Snorkel or scuba dive? Snorkel.

Experience needed: All experience levels.

When to go: May to September. July and August are peak whale shark season.

4) Socorro Islands, Mexico

The remote Socorro Islands off the coast of Mexico take time to get to, but they host more ocean giants than you could ever hope to see, including whale sharks, humpback whales, giant Pacific manta rays and bottlenose dolphins. This is Mexico’s premier liveaboard diving destination and doesn’t disappoint for marine megafauna and whale shark fans.

Snorkel or scuba dive? Scuba dive.

Experience needed: Intermediate and experienced divers.

When to go: November and December for whale sharks.

5) The Maldives

Diving in the Maldives is synonymous with whale sharks and they are found at this idyllic destination all year. South Ari Atoll’s waters are busy with juvenile whale sharks, though Huvadhoo and Thaa atolls are also great places to snorkel and dive with these spotty giants.

Snorkel or scuba dive? Both.

Experience needed: All experience levels.

When to go: All year.

6) Ningaloo Reef, Australia

Hundreds of whale sharks gather at Ningaloo Reef each year, making it Australia’s prime destination for snorkeling with whale sharks. As well as being a UNESCO World Heritage area with stunning dive sites and zero crowds, the Ningaloo Coast also has seasonal sharks, humpback whales, mantas and sea turtles in abundance.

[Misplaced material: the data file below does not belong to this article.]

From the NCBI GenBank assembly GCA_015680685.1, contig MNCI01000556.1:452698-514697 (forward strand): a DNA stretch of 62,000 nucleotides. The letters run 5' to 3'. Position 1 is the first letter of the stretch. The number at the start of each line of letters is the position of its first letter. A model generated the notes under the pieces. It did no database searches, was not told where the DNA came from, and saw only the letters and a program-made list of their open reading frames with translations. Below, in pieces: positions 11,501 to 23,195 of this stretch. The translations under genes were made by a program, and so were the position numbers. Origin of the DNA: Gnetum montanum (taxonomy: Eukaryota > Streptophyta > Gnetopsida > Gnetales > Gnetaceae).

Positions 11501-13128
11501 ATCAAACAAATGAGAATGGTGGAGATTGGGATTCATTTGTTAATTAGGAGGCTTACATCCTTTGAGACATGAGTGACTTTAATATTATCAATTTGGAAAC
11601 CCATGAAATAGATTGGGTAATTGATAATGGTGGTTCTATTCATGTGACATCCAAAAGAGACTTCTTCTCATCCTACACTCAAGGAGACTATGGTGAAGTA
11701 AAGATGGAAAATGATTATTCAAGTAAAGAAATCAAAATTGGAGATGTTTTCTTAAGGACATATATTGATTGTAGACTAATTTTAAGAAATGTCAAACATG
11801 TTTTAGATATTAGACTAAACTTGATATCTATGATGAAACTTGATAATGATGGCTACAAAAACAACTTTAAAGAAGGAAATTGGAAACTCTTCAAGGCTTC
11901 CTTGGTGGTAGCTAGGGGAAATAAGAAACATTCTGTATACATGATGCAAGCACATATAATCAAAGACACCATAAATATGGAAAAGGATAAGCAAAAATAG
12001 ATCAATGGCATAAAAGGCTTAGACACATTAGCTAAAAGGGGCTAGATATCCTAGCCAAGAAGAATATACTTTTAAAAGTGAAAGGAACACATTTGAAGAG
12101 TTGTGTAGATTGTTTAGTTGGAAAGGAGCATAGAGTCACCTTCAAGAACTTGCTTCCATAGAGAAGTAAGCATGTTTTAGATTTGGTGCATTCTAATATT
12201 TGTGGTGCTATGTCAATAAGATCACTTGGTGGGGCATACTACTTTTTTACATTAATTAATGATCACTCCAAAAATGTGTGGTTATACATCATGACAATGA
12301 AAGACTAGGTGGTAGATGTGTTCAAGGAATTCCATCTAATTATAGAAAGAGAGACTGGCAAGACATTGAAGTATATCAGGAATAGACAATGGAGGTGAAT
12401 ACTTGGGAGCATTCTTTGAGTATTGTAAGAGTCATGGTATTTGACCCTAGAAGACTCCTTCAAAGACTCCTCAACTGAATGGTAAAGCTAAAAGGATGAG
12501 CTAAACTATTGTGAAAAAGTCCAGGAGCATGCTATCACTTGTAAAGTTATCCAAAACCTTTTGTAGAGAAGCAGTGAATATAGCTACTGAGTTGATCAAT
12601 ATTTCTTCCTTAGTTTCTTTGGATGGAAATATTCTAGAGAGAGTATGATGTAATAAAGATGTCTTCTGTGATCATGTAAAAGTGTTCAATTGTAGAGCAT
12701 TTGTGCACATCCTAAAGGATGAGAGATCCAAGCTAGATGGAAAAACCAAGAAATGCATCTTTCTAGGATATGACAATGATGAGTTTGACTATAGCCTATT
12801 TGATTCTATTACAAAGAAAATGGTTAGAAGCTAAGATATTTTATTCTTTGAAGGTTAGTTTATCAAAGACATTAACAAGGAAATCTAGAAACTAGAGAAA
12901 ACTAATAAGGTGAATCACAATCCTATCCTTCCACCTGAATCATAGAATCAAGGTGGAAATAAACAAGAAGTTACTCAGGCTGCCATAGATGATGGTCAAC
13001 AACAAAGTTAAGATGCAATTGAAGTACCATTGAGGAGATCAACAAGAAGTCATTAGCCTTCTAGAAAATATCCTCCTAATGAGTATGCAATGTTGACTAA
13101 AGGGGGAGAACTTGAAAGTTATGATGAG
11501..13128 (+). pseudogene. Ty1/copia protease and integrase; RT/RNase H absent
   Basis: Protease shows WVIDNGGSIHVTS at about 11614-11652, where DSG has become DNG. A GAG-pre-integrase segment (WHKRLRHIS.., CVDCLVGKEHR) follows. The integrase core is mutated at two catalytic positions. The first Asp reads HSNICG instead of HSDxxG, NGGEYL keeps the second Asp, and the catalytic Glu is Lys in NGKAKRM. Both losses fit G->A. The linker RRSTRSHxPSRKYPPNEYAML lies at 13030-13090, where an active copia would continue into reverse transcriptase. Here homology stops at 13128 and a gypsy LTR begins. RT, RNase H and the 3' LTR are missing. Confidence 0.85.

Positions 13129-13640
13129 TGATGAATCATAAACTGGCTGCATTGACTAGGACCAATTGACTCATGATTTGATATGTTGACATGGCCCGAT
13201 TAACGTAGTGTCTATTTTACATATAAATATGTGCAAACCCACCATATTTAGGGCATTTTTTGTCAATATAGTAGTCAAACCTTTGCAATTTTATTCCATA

Snorkel or scuba dive? Snorkel.

Experience needed: All experience levels.

When to go: March to June for whale sharks.

7) Thailand

If you want an affordable dive destination with the chance to see whale sharks, go diving in Thailand. Whether you dive at world-famous Richelieu Rock in the Andaman Sea or explore around the Gulf of Thailand’s many islands, there are numerous world-class dive sites and a good chance you will see whale sharks.